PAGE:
Palomino Valley Corrals, Day Ten of Government Shutdown

Monday, December 31, 2018, a cold and windy day in northern Nevada.  It’s day ten of the federal government shutdown.  Nobody to be seen at BLM’s Wild Horse and Burro Center, about twenty miles north of Sparks on Highway 445.

IMG_7842

The visitor gate was shut.

IMG_7844

A temporary sign told the story.

IMG_7847

The office was idle.

IMG_7856

You’ll have to read the signs to find out what goes on there.  The display is on the south side of the facility, along Ironwood Road.  See this video.

IMG_7867

This one tells the story of wild horses and burros on public lands in the western U.S.

IMG_7865

There’s also some information on how to gitcha one.

IMG_7864

Although nobody was there to identify the horses and show you around, someone has been stopping by to feed them.

IMG_7903

These guys looked okay, despite the harsh conditions and lack of shelter.

Fence Post Replaced, Finally

Four by six treated post failed in May, 2018, probably because one of the horses put his butt to the fence to scratch it.  Installed October 2103, replaced 12/28/18.

Step 1: Gather tools and materials.  Best way to carry eighty pound sacks of cement to the job site?  Your tractor.

IMG_7791

Step 2: Dig the hole.  The fence tells you where.

IMG_7794

Step 3: Check depth of hole.  Top of post should be at top of fence, in this case about 64″ above grade.  Hole should be deep enough to place a few inches of gravel at the bottom so the post does not rest on soil.  Don’t cut the post, dig the hole deeper.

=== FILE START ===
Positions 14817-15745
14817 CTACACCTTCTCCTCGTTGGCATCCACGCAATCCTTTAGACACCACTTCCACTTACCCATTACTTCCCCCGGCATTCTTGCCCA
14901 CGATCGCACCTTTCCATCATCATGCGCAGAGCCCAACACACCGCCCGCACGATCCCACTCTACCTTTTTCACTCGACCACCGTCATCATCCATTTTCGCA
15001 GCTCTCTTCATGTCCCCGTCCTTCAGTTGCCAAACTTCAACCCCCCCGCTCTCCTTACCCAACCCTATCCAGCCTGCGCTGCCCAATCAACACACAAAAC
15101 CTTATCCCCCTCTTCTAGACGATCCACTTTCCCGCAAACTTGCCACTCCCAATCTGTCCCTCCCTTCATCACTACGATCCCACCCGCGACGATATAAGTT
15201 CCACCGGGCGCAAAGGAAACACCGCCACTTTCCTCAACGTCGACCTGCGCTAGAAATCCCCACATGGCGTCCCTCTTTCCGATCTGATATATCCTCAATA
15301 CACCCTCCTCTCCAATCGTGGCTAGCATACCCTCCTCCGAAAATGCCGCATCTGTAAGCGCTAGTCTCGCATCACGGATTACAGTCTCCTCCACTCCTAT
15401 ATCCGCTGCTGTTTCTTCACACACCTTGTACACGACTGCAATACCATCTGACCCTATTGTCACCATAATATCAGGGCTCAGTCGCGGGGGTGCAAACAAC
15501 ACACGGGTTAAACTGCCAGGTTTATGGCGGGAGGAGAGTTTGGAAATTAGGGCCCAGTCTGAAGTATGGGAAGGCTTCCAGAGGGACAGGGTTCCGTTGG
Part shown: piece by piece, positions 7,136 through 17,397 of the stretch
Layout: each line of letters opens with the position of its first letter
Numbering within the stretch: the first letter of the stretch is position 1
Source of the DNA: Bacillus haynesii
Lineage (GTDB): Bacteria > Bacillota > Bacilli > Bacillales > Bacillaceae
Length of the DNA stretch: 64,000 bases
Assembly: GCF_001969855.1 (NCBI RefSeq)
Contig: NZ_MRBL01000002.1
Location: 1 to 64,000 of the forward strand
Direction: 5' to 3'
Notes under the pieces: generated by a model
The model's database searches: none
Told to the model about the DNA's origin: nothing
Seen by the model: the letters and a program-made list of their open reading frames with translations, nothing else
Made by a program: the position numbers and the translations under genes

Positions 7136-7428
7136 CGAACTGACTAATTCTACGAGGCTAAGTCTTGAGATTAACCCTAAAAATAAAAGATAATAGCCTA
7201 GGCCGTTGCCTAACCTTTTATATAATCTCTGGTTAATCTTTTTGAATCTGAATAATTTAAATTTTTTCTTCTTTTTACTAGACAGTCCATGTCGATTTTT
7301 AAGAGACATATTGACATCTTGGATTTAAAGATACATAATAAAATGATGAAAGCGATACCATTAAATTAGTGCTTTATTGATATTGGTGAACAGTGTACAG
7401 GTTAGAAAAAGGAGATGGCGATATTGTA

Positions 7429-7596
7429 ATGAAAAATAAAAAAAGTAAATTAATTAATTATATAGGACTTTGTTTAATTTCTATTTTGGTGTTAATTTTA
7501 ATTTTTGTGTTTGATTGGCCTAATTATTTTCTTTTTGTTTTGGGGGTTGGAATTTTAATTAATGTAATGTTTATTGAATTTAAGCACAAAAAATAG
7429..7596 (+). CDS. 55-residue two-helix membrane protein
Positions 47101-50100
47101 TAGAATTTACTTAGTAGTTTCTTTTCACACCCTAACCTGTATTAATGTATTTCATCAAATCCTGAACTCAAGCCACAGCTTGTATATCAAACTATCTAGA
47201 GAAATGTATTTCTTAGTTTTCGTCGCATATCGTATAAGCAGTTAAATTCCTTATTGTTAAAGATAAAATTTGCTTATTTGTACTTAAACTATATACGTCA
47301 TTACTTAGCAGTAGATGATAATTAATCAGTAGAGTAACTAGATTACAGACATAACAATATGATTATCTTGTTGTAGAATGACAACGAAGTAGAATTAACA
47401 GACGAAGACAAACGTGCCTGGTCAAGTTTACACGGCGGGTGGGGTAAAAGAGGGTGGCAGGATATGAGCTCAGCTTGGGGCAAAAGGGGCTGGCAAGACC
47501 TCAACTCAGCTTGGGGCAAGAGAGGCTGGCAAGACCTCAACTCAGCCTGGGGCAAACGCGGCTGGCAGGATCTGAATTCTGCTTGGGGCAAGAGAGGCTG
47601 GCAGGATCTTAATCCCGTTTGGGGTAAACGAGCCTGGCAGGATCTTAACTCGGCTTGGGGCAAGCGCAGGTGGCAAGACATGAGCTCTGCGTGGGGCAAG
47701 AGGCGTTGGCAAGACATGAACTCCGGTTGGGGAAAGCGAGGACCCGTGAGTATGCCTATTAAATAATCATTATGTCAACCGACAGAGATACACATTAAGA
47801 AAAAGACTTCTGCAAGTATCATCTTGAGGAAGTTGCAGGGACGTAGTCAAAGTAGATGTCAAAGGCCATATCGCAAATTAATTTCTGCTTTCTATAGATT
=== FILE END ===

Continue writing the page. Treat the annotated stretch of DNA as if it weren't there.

IMG_7799

Step 4: Use a level to plumb the post.  Mix the cement and place in hole.  In this photo, a wood block braces the new post against the old concrete.

IMG_7803

Step 5: If your pipe panels have loop legs, be sure to press them into the concrete before it hardens.  Make sure the depression can drain into the surrounding soil.  Top of concrete should be slightly higher than grade, so rainwater runs away from the post.

IMG_7808

Step 6: Secure the fence to the new post.  A U-shaped metal strap with two 1/4″ lag bolts should work.  You can see one near the top of the first post in this photo.  The new post is next in line.

IMG_7819

In this corral, the pipe panels are supported at every other junction.  Steel rods were pounded into the ground where not supported to keep the horses from pushing those sections out (the pinned joints act like hinges).  You can make the rods from #4 rebar or larger.  Drive them in on the outside of the leg until flush with the top of the loop.

IMG_7823

Technical note: The 4×6 posts in this corral were oriented with the broad side facing the pipe panels, to accommodate the U-shaped straps.  The posts would do a better job of resisting the horses if their narrow side was put toward the fence.  But you’d have to find another way to secure the panels to them, such as drilling holes through the vertical members and lagging them directly to the posts.  Straps have more ‘give,’ which is nice when horses lean against the fence or ground conditions change from wet to dry.  The face-to-face spacing between 6×6 posts on a 12′ gate can change 1/4″ or more between summer and winter in this area.

South Dakota Sanctuary Stuck with Conservation Easement

The highest court in the state has upheld a circuit court decision to dismiss a lawsuit brought by the Black Hills Wild Horse Sanctuary to cancel a conservation easement granted to The Nature Conservancy.  The easement limits the use of 8,300 acres of sanctuary land, according to a report that appeared today in the Washington Times.

The sanctuary received $230,000 in exchange for the easement.

The report did not indicate who owns the 8,300 acres, what uses were prohibited, and if the ruling would be appealed.

In a related story, seventeen wild horses arrived at the sanctuary in October after being removed from the Fort Polk army base in Louisiana.